By Nick Divito

MANHATTAN (CN) – John Malkovich took to Federal Court Friday to deny a Parisian newspaper’s reports that he avoided taxes by keeping a secret bank account and linked him to the global tax-evasion “SwissLeaks” scandal.

The twice Oscar-nominated actor filed two lawsuits in Paris criminal court last week against the French daily Le Monde, an editor and three journalists for statements made about him in two articles published in February that he says were defamatory.

The French newspaper claimed alleged Malkovich held an account with HSBC in Switzerland to evade taxes.

He is asking a federal judge in New York to grant him leave to conduct discovery on CBS News, which allegedly assisted Le Monde in preparing its stories.

In a declaration filed in Federal Court on Friday, Malkovich says the CBS News magazine “60 Minutes” helped Le Monde prepaare the stories by seeking to verify its claims related to U.S. citizens, including the actor.

“When contacted by CBS journalist Ira Rosen regarding his alleged role in SwissLeaks, Malkovich denied both allegations,” according to his 7-page declaration.

“Nevertheless, the Le Monde Defendants proceeded to impugn Malkovich’s reputation by falsely labeling him a tax cheat. The defamatory statements were picked up by other media outlets thereby exacerbating the damage to his reputation,” the court documents say.

The “Dangerous Liaisons” actor wants to obtain communications between the newspaper’s reporters and a producer at “60 Minutes” that he says will clear his name.

“I have never had an account with HSBC, much less sought to use such an account to avoid the payment of income taxes,” he wrote. “My only connection to HSBC, if it can even be called that, is that I maintained an account with Republic National Bank of New York (Suisse) S.A. between 1996 and 1999.
“There was nothing secret about this account, which was in my own name and used my business manager’s address, and I dutifully paid any taxes associated with it.”

He added that he closed that account in December 1999 and transferred the money to his account with Chase in New York.

Malkovich said he “speculated” that his name might have appeared in HSBC’s files because of his investments with “convicted fraudster” Bernie Madoff,” and mentioned that while Madoff might have such accounts, he never did.

He says Rosen followed through on his assertion that Malkovich’s name wouldn’t be mentioned in “60 Minutes'” story about the scandal.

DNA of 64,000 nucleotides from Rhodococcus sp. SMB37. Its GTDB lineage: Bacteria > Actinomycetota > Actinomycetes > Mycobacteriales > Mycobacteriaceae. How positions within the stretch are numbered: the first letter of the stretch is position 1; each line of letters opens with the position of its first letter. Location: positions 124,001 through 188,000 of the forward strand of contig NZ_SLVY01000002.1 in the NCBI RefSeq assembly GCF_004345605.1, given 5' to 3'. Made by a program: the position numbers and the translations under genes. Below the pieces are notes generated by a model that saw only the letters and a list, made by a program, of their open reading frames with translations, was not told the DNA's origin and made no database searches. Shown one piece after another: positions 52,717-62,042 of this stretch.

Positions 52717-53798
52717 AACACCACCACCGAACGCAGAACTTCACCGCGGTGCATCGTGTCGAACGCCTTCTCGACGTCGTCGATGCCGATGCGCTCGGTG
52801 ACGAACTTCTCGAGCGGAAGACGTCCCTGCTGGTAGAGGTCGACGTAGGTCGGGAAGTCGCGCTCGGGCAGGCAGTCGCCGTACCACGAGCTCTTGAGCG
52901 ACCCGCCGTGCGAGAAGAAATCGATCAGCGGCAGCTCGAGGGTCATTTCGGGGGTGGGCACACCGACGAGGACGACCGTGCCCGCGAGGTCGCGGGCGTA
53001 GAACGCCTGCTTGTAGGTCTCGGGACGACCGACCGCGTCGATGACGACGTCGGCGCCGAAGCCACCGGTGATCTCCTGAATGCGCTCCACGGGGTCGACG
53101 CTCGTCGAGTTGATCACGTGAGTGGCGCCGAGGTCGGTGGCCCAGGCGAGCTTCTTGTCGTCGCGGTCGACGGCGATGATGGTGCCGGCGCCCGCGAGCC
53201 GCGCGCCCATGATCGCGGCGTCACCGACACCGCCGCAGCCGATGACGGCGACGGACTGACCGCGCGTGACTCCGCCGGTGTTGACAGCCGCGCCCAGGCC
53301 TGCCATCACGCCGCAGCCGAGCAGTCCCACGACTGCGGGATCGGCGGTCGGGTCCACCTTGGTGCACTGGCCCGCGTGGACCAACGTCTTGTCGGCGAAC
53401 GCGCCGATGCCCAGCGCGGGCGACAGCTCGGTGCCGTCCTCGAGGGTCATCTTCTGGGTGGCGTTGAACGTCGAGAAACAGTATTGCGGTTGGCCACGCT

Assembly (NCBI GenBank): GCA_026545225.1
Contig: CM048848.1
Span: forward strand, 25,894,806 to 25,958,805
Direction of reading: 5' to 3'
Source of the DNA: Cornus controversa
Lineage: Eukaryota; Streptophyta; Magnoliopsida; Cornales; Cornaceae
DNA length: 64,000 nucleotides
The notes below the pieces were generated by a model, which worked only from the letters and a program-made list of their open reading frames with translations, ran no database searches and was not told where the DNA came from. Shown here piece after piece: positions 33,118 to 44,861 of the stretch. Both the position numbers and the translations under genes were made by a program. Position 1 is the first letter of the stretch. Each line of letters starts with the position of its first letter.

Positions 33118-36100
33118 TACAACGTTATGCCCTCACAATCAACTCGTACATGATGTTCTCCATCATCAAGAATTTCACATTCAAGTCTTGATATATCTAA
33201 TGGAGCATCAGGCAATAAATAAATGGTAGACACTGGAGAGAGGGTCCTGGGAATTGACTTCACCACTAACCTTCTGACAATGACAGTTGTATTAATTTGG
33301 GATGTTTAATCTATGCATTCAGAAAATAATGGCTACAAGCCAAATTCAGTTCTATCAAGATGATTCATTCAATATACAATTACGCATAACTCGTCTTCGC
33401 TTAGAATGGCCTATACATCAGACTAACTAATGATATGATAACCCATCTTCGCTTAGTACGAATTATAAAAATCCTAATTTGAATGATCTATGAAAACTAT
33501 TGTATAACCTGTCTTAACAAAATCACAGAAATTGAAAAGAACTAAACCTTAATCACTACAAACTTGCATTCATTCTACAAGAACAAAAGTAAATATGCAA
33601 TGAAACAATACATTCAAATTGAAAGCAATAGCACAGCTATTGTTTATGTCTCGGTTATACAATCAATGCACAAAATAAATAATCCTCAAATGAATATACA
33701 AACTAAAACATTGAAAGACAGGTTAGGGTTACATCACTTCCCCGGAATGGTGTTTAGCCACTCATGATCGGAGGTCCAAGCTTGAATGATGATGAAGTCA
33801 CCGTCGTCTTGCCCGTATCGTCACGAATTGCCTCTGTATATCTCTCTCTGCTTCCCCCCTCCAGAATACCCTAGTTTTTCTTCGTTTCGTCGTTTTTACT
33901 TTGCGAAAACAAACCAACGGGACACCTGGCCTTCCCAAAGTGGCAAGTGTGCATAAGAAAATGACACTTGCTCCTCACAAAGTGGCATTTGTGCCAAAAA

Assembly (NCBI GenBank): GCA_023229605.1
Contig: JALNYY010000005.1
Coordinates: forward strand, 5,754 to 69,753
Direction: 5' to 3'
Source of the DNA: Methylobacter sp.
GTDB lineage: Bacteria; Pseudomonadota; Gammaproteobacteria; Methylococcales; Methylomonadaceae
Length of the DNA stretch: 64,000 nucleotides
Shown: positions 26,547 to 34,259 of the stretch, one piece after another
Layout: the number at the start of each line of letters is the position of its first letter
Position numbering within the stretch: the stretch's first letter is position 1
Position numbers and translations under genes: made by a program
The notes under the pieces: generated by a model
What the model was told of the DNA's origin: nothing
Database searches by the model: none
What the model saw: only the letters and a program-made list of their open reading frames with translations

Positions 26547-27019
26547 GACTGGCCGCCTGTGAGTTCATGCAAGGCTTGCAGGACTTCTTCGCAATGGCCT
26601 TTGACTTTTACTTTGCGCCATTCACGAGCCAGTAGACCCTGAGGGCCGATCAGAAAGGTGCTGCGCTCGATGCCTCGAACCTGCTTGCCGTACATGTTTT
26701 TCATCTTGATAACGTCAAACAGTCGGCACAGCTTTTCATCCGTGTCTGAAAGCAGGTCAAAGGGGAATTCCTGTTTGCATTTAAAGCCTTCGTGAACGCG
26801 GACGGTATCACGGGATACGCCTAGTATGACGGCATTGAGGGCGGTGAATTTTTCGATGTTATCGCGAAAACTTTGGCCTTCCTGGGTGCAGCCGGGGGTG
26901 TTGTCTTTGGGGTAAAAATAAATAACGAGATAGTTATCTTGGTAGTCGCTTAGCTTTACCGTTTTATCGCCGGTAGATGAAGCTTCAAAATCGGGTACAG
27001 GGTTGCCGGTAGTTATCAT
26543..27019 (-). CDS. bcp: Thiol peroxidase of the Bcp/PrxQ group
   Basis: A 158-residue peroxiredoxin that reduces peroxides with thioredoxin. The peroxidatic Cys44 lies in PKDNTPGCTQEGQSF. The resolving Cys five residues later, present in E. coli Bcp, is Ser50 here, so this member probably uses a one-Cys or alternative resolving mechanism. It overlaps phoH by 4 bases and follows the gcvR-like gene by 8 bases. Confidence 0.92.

“At that point, I was under the impression that Mr. Rosen was satisfied both that I did not have a[n] HSBC account and that I did not engage in tax evasion,” he wrote. “I mistakenly believed this would end the matter.”

At the center of the controversy is a Feb. 8 article by Fabrice Lihomme and Gerard Davet entitled, “‘Swissleaks: the Backstory of a Worldwide Investigation,” which claimed that “many celebrities,” including French comedian Gad Elmaleh, Morocco’s King Mohamed VI and Malkovich “are embarrassed” and that discovery of such an alleged scandal would “shake the international financial industry to the core.”

The story claimed that a team of reporters in Paris, Washington, Geneva and 46 other countries unearthed the hidden workings of a giant tax evasion scheme with HSBC – the world’s second-largest bank, through its Swiss subsidiary, HSBC Private Bank.

While Malkovich’s name wasn’t mentioned in the piece, Malkolvich points to quotes from Le Monde’s editor, Serge Michel, who he says in the piece that Le Monde had 12,000 names from around the world, which suggests to him that CBS in cahoots with Le Monde on the story.

Malkovich subpoenaed CBS because he says it can provide testimony to buoy his defamation cases against Le Monde.

Le Monde claimed in its article that it got a mass of data from a computer analyst and former HSBC employee, Herve Falciani, from 2005 to 2007.
Malkovich says reporters at the newspaper never contacted him about the allegations, and that a call-out quote from him denying the accusations was bogus.

Attorneys for the “Being John Malcovich” star filed an order for discovery Thursday in Manhattan Federal Court for access to communications between the newspaper reporters and the show’s producer.

They said the paper falsely labeled him a “tax cheat.”

The story was picked up by other media outlets, “thereby exacerbating the damage to his reputation,” according to his lawyers’ 5-page request.

Malkovich was nominated for Oscars for his roles in “Places in the Heart: and ‘In the Line of Fire.” According to his declaration, The Cambridge, Mass., resident has appeared in 70 movies. He also noted that he lived in France for a decade.

He is represented in the Manhattan filing by L. Reid Skibell with Harris, O’Brien, St. Laurent & Chaudhry LLP. Representatives with “60 Minutes” and CBS News did not immediately respond to requests for comment Friday afternoon.